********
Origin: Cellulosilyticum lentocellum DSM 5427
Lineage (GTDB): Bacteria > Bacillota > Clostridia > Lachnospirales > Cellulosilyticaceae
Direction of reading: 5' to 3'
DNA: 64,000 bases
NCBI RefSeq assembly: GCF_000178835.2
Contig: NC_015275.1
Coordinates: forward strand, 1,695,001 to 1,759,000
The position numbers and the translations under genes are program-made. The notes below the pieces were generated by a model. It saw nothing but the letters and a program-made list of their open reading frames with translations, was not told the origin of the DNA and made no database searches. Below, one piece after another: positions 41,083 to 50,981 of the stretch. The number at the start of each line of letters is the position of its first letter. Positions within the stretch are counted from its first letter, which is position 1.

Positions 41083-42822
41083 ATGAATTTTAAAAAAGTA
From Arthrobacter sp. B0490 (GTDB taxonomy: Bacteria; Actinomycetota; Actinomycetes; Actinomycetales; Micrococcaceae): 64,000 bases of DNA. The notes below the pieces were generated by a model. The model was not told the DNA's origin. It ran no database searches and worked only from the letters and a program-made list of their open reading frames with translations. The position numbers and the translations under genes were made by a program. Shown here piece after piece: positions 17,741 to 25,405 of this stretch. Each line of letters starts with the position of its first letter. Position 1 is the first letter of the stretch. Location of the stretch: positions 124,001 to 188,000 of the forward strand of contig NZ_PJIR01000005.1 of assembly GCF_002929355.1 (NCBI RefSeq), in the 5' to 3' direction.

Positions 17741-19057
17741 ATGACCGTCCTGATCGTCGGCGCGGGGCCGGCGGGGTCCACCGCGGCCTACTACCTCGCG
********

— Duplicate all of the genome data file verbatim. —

Origin: Cellulosilyticum lentocellum DSM 5427
Lineage (GTDB): Bacteria > Bacillota > Clostridia > Lachnospirales > Cellulosilyticaceae
Direction of reading: 5' to 3'
DNA: 64,000 bases
NCBI RefSeq assembly: GCF_000178835.2
Contig: NC_015275.1
Coordinates: forward strand, 1,695,001 to 1,759,000
The position numbers and the translations under genes are program-made. The notes below the pieces were generated by a model. It saw nothing but the letters and a program-made list of their open reading frames with translations, was not told the origin of the DNA and made no database searches. Below, one piece after another: positions 41,083 to 50,981 of the stretch. The number at the start of each line of letters is the position of its first letter. Positions within the stretch are counted from its first letter, which is position 1.

Positions 41083-42822
41083 ATGAATTTTAAAAAAGTA
From Arthrobacter sp. B0490 (GTDB taxonomy: Bacteria; Actinomycetota; Actinomycetes; Actinomycetales; Micrococcaceae): 64,000 bases of DNA. The notes below the pieces were generated by a model. The model was not told the DNA's origin. It ran no database searches and worked only from the letters and a program-made list of their open reading frames with translations. The position numbers and the translations under genes were made by a program. Shown here piece after piece: positions 17,741 to 25,405 of this stretch. Each line of letters starts with the position of its first letter. Position 1 is the first letter of the stretch. Location of the stretch: positions 124,001 to 188,000 of the forward strand of contig NZ_PJIR01000005.1 of assembly GCF_002929355.1 (NCBI RefSeq), in the 5' to 3' direction.

Positions 17741-19057
17741 ATGACCGTCCTGATCGTCGGCGCGGGGCCGGCGGGGTCCACCGCGGCCTACTACCTCGCG